Automotive

Opinions on 2nd hand Porsche Cayenne (955)

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[OP]
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Sep 3, 2018
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Opinions on 2nd hand Porsche Cayenne (955)

I recently stumble upon a 2006 Porsche Cayenne 955 asking for only $6K. I have done some research and I read that old Cayennes (espcially 1st gen 955) isn't all that great when it comes to reliability.
Should I go for it?
18 replies
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Feb 11, 2007
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jojobakylin wrote: I recently stumble upon a 2006 Porsche Cayenne 955 asking for only $6K. I have done some research and I read that old Cayennes (espcially 1st gen 955) isn't all that great when it comes to reliability.
Should I go for it?
If you have money to maintain and repair it.
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jojobakylin wrote: I read that old Cayennes (espcially 1st gen 955) isn't all that great when it comes to reliability.
Should I go for it?
There's a reason why this formerly $100,000 SUV is now $6, and a decent Porsche 99x of 10-15 years can still hold decent value of $20-60k, down from $120-150k.

Be prepared to spend another $8 to fix it.
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Jul 30, 2007
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Hmm. Why would you spend $6k and park it inside the garage ? 🤷‍♀️
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booblehead wrote: Hmm. Why would you spend $6k and park it inside the garage ? 🤷‍♀️
as an Home Trophy and/or take photos and post on social media about being a new Porsche Owner.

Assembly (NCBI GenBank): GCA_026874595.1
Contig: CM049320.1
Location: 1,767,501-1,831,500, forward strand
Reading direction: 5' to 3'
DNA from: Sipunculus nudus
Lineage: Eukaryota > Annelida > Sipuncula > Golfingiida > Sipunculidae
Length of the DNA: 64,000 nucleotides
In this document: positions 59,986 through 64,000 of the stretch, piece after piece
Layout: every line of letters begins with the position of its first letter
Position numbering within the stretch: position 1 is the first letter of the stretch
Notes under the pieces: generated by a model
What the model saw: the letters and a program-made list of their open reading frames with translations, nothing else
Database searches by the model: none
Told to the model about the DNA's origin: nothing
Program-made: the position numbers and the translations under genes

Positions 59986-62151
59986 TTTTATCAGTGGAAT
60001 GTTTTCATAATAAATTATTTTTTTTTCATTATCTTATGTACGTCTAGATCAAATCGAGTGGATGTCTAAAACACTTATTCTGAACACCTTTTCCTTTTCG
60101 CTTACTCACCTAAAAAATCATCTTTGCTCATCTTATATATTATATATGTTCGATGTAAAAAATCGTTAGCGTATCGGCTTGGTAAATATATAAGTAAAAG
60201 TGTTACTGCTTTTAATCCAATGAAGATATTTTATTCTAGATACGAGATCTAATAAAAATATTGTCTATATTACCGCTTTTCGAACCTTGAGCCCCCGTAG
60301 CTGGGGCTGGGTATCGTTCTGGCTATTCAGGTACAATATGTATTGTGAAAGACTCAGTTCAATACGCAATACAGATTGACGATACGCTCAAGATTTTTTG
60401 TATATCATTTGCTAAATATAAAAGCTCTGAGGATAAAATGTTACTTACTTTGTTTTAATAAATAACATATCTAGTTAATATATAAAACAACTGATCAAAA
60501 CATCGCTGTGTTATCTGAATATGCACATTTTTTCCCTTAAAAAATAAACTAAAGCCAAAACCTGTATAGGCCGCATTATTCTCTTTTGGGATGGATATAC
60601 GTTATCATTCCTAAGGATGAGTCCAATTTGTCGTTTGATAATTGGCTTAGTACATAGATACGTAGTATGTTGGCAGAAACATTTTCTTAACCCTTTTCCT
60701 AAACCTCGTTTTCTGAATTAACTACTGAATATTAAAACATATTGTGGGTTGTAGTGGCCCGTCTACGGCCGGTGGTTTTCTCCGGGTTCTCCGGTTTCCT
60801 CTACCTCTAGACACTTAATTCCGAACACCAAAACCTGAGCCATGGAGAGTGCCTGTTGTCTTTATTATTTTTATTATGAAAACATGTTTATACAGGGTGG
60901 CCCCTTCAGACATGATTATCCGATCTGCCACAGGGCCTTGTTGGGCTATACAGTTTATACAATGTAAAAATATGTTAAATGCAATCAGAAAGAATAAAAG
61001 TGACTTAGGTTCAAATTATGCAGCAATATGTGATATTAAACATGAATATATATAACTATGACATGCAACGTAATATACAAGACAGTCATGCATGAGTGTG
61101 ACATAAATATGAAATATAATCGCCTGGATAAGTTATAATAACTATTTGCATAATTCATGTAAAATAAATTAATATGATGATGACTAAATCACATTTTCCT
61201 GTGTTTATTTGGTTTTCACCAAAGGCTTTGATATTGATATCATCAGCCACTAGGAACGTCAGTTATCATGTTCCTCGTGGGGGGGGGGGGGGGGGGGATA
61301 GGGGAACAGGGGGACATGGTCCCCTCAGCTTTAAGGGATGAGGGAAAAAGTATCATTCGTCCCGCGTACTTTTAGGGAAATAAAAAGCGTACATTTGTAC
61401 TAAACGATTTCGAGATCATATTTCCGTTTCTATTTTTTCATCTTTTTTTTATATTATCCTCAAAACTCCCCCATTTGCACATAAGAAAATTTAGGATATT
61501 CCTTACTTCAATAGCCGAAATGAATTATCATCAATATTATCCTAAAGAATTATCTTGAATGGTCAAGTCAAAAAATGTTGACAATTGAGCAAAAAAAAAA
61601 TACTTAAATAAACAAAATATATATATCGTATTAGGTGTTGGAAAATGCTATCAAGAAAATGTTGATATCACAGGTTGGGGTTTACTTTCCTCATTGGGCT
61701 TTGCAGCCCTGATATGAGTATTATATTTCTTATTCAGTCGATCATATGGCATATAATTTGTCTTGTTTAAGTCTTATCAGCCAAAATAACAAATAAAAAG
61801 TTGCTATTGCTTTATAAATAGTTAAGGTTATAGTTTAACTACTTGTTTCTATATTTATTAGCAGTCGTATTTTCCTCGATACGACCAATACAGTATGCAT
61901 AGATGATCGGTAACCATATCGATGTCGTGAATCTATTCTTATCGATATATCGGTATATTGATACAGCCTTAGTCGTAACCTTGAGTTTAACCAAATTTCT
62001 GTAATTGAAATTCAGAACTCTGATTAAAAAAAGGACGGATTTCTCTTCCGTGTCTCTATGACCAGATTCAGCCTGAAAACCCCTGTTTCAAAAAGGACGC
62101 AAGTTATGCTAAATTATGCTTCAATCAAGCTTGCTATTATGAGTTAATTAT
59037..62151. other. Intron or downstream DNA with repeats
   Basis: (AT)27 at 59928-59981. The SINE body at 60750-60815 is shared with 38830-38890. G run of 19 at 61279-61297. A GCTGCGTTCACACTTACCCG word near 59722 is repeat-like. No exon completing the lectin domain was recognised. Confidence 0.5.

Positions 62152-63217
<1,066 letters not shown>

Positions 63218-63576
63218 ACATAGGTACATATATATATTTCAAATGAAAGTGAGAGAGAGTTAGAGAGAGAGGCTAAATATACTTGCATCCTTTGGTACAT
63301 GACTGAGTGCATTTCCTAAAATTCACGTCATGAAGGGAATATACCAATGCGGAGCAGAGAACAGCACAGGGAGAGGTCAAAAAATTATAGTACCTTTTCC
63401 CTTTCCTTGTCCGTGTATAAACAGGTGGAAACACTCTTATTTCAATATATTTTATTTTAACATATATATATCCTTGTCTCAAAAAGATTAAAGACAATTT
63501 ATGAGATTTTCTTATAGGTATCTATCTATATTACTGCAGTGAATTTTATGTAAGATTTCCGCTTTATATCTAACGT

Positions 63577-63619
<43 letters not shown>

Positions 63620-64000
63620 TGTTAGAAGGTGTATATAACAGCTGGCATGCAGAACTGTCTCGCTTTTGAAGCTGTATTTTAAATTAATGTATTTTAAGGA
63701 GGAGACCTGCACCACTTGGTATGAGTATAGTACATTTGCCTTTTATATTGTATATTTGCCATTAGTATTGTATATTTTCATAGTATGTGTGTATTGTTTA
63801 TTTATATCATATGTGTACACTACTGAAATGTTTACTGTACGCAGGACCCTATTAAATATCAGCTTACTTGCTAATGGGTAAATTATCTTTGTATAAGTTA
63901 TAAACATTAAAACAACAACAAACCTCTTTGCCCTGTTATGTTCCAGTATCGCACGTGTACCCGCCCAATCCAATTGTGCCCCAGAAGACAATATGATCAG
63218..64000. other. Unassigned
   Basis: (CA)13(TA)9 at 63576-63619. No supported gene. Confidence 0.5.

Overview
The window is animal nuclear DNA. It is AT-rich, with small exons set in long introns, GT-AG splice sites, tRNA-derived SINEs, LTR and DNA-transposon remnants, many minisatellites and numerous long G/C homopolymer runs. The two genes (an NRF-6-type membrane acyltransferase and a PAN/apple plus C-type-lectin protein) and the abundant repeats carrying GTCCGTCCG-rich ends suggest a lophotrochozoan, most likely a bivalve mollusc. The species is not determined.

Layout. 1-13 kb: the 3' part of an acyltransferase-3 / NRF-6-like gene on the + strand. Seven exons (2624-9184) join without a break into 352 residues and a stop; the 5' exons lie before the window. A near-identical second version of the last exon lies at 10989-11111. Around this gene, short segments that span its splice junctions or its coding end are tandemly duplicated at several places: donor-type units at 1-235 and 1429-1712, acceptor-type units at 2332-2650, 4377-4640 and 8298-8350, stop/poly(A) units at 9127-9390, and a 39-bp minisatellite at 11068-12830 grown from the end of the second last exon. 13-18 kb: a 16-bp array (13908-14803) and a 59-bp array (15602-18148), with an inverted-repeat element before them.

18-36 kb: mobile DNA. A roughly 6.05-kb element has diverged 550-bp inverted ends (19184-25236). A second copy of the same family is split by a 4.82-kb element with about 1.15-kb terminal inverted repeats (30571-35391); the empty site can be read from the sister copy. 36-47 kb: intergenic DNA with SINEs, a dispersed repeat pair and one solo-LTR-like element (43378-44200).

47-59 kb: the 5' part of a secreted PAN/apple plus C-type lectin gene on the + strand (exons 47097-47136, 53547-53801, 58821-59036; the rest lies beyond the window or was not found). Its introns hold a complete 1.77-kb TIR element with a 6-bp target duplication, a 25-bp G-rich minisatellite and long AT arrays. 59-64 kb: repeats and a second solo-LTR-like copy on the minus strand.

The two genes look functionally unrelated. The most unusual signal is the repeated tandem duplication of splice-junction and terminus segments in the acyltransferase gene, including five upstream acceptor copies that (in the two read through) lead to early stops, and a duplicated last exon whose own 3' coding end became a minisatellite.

You did you research and already knew they are not reliable, so what is your point to ask us questions again, you find that answer already.
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All the old yellow headlight Porsches look so meh.
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Their resale is absurdly low because:

- Difficulty of servicing them; difficult to find parts and a mechanic that is experienced at working on them. Some have unique maintenance requirement as well. Not to mention the average person seeking such a vehicle, would know little about working on them.
- Bringing it to the dealership would not be cost effective at all.
- Those in that budget range usually look for used Hondas/Toyotas instead.
- Those looking for luxury SUVs are usually soccer moms with wealthy (or high-borrowing-capacity) spouses, or old farts with a large amount of money, looking to just drive a status symbol that is also practical to operate on a daily basis. They rather go just go lease a brand new one with $1,XXX - 3,XXX down-payment, with warranty, make monthly payments of such amounts, while writing off up to $800/month + taxes of each payment. Not only the maintenance obligations are lower, but the initial cash outlay. So there is very little demand for the older ones.

I have a 2012 BMW X5 5.0i (competitor to the Cayenne S) that is worth about $16,000 today only, with about 124,000km. Brand new optioned just like it, it was over $90,000 - closer to $100,000 in today's dollars, or for a 2020 for that matter. A similar year Honda/Toyota pickup or SUV often costs even more out here - have seen $20,000 for Toyota Tundras or Tacomas with close to 200,000km.

I work on it myself and owned high end vehicles (Mercedes, BMW, etc.) since I was 18, working on them myself. So I can get away with it without taking it to the shop. Over the years I've had to do very little work to them. But, whenever I need parts for one of those vehicles, I'm ordering them online to have the shipped in from the US or Europe somewhere. One day I was lazy and decided to just let a local mechanic change the oil. They didn't even have the correct sized oil filter, so I was stuck doing it myself.